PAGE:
How Stubborn Hope Saved Me

How stubborn hope helped me survive my partner’s tragic accident and how it could help you deal with 2020…

It’s July. How’re you doing?

I’m having a hard time…we’re still dealing with this pandemic while dismantling racism and white supremacy, and struggling with an economic crisis, plus it’s July and hot and all the swimming pools are closed. 

There’s so much grief in so many layers of life right now. But I’ve been here before, sort of, well, I know grief, we’ve become good friends by now…

In this musing, I want to speak to what got me through my partner’s accident and also speak to why I continue to do grief practice and offer online grief rituals. 

Speaking of—the next grief ritual will be online via Zoom on Saturday, July 25th, noon, mountain time. Here’s the link to join:  https://zoom.us/meeting/register/tJwocOuvpjMtHtDl2nfDiHkiLr6Zbtd_bwy6

There’s a suggested donation of $10-35+, all proceeds will be donated to the well project in Sobonfu Somé’s African village. She’s my main grief mentor.

So what did Michael’s accident and quadriplegia teach me about dealing with 2020? 

I’ve been seriously pondering this lately—how was I able to survive losing my partner’s able body to quadriplegia and come out the other end with a deeper sense of love and a calling for my life’s direction? 

I did it, but it wasn’t an easy transition.

It’s good for me to tell my story here every once in awhile as some of you are new. Welcome, I’m thrilled to have you join me in this grief revolution.

So…my beloved Michael crashed his mountain bike on a beautiful summer evening just about 8 years ago. The date is etched in my soul just like 2020 will be for many of us. The date was August 27th, 2012.

Life went upside down. Yet somehow I came right side up again.

What helped?

I bounced back often; I didn’t get stuck at the bottom. I kept moving my grief-my anger, my rage, my sadness, etc. I leaned on community; I learned to ask for help and rely on others to help us. I learned that we cannot do everything on our own-we need each other; we’re interdependent beings. 

Michael certainly learned this in an even harsher crueler way than I did-he can’t do physical things on his own because of his severe limitations with his body. He’s a level C4 quadriplegic, so that means below his nipples he has no movement or normal sensation. He cannot move his wrists or fingers, he cannot move his core or midsection. He’s either in a power wheelchair or his bed. He wears a stylus on his wrist to use his cell phone/computer/or iPad. He can feed himself with a fork strapped to his wrist. He has 4 shifts of caregivers in one day. He relies on everyone else to help him with all simple and complex tasks; he can’t even pick his own nose.

I love picking my nose now and I get to pick his nose. You know that statement-you can pick your friends but you can’t pick your friend’s nose? Well, that’s just not true.

Back to the point-humor has helped me deal actually, and if you know me personally, you know that to be true.

But I’d have to say that under all this was hope. I hung on to stubborn hope and used it like fuel to propel me forward.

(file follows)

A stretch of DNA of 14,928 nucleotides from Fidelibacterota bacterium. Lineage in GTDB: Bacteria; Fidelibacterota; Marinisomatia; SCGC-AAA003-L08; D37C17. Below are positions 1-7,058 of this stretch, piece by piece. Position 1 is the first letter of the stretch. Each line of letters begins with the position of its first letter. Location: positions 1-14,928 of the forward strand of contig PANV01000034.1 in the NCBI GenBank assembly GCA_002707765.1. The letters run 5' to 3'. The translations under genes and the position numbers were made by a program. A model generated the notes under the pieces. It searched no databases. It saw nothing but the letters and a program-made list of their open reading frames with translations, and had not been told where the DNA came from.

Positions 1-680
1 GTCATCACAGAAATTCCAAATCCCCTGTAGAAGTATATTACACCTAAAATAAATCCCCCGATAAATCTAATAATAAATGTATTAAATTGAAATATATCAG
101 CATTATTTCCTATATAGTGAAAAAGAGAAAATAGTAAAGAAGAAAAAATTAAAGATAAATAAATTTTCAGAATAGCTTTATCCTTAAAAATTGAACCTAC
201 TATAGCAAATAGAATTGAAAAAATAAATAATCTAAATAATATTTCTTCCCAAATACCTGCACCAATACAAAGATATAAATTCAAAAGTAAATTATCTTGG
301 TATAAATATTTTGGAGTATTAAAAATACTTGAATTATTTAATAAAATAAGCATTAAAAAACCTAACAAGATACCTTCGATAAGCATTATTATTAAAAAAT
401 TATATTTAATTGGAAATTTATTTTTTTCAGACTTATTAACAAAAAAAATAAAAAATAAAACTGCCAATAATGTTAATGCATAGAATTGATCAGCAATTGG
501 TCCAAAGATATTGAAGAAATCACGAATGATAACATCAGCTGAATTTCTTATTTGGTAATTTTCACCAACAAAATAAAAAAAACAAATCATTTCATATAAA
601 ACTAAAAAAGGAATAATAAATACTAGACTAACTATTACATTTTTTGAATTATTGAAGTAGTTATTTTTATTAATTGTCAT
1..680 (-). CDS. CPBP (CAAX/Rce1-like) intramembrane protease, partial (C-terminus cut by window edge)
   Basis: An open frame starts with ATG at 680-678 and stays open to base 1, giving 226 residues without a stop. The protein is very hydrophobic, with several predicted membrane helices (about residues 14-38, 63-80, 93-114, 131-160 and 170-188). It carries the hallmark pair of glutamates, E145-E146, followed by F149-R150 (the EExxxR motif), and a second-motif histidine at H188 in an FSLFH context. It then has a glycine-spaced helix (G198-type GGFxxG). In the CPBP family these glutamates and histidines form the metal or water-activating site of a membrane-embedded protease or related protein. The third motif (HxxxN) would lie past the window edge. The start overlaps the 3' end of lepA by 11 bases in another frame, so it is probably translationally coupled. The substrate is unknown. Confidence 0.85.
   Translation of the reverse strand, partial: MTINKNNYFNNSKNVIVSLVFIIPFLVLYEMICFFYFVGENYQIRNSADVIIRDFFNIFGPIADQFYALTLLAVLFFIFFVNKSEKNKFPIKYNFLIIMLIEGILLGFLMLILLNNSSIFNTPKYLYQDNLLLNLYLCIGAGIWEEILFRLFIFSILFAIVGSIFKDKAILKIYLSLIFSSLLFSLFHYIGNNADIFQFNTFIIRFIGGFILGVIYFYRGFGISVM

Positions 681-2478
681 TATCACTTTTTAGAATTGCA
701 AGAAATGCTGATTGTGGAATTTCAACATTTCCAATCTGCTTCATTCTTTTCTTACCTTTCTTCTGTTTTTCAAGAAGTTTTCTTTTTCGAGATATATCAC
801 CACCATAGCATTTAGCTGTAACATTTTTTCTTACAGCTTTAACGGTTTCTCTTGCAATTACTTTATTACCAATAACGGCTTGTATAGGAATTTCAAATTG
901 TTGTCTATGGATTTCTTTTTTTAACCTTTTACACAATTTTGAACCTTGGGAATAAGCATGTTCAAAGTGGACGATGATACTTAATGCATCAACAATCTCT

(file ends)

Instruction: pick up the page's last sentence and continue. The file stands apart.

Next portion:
I remember being told by my friends that Michael would most likely die from the accident and that I should prepare for it. This was said to me while Michael was adjusting and fighting for his life in the ICU during those first 45 days. 

As that was said to me, I remember feeling like a stubborn child with her heels dug in and arms crossed. I simply chose not to believe that idea nor even entertain the worst outcome. 

I wouldn’t believe it. I envisioned us living our complicated life together. I stubbornly held onto to this defiant hope within myself. Michael. Would. Survive.

And he did.

Was it hope? Was it faith? Was it love? Perhaps it was all three together plus the many medical interventions, etc. 

People thought I was nuts. And maybe I was. Many people suggested I leave so that I could live my own life and be happy. But this was my life. I loved Michael. And I was determined to make it work.

So it was my stubbornness that saved me. And as I write this I get tears in my eyes to feel so grateful for a part of me that has challenged me for so long. I have often been told how utterly stubborn I am, but in the end that became my superpower and possibly saved me.

I’m so grateful for that part of me now.

So, I’m asking myself – can we stubbornly hold onto hope for a better future? 

We’re stuck in this awful 2020 limbo with the world on fire in so many ways. People are dying and systems are crumbling. We are in the upside down state of grief and loss as we’re dealing with losing the world as we once knew it. It’s gone. 

Yet, when all else is gone, hope remains. 

So I invite you to choose one thing to hope for and dig your heels in with me. Let your hope be the fuel that propels you forward. Or can you let it be the thing with feathers? As Emily Dickinson so beautifully wrote: “Hope is the thing with feathers that perches in the soul and sings the tune without the words and never stops at all. 

We must never stop. We must cling to a better future just like I clung to seeing my new complicated life with Michael. 

So continue on, choose that one thing to propel you forward. 

And join me for a grief ritual if you need to learn ways to befriend it. They keep getting better and this one will have more emphasis on an embodied creative arts practice.